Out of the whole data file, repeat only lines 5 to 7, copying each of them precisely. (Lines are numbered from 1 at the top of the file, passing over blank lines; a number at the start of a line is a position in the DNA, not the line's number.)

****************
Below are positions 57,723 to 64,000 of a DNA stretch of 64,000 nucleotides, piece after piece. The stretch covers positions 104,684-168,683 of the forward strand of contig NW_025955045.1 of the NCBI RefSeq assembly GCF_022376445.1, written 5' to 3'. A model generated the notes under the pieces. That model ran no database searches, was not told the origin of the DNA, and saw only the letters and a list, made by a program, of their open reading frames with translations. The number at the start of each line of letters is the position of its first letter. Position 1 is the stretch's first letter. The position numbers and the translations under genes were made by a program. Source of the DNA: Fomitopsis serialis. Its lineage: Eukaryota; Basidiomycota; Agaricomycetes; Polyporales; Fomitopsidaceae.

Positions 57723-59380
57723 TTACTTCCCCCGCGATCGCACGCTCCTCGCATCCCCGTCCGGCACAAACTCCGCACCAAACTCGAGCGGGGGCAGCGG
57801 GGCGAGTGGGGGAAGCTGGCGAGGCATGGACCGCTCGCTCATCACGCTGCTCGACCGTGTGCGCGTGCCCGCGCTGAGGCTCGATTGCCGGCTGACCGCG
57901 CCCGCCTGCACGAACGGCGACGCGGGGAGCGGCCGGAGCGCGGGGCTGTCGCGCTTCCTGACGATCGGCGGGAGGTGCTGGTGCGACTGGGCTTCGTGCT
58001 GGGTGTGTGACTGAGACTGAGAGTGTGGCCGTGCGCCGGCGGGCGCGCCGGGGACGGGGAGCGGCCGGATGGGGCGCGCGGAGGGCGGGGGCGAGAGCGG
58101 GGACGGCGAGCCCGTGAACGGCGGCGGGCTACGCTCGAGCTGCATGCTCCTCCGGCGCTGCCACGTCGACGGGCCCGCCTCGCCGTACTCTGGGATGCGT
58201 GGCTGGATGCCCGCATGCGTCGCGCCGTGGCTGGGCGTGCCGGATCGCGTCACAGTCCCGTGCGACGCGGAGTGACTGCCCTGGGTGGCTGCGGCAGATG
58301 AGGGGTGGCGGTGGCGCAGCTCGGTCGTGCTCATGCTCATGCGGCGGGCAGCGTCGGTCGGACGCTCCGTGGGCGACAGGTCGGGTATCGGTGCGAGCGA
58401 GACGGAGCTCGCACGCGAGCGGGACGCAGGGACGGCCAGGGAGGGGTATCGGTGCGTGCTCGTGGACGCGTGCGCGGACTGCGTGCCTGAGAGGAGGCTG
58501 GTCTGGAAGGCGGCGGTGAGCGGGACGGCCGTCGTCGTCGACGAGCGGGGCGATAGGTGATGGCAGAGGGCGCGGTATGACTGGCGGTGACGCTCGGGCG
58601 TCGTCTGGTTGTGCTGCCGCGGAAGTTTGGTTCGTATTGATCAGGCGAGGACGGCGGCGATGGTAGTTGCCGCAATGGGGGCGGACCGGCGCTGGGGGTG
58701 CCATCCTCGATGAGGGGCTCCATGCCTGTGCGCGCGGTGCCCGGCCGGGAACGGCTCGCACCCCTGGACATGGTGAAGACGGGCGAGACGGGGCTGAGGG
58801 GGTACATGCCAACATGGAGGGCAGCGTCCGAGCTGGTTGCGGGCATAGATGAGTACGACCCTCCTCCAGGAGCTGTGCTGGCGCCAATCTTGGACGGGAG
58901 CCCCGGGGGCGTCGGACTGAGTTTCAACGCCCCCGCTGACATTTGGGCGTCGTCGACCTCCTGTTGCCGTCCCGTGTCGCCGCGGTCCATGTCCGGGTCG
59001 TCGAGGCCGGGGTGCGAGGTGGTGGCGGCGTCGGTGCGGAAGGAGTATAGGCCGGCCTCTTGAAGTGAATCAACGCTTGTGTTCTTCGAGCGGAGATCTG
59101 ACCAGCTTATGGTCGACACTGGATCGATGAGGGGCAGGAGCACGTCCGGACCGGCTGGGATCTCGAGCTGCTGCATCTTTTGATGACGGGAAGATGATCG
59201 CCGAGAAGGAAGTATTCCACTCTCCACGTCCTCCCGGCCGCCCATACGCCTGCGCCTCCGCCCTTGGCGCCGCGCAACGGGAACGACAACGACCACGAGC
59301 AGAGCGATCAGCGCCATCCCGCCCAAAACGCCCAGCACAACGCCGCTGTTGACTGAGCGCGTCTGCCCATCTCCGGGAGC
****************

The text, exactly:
57901 CCCGCCTGCACGAACGGCGACGCGGGGAGCGGCCGGAGCGCGGGGCTGTCGCGCTTCCTGACGATCGGCGGGAGGTGCTGGTGCGACTGGGCTTCGTGCT
58001 GGGTGTGTGACTGAGACTGAGAGTGTGGCCGTGCGCCGGCGGGCGCGCCGGGGACGGGGAGCGGCCGGATGGGGCGCGCGGAGGGCGGGGGCGAGAGCGG
58101 GGACGGCGAGCCCGTGAACGGCGGCGGGCTACGCTCGAGCTGCATGCTCCTCCGGCGCTGCCACGTCGACGGGCCCGCCTCGCCGTACTCTGGGATGCGT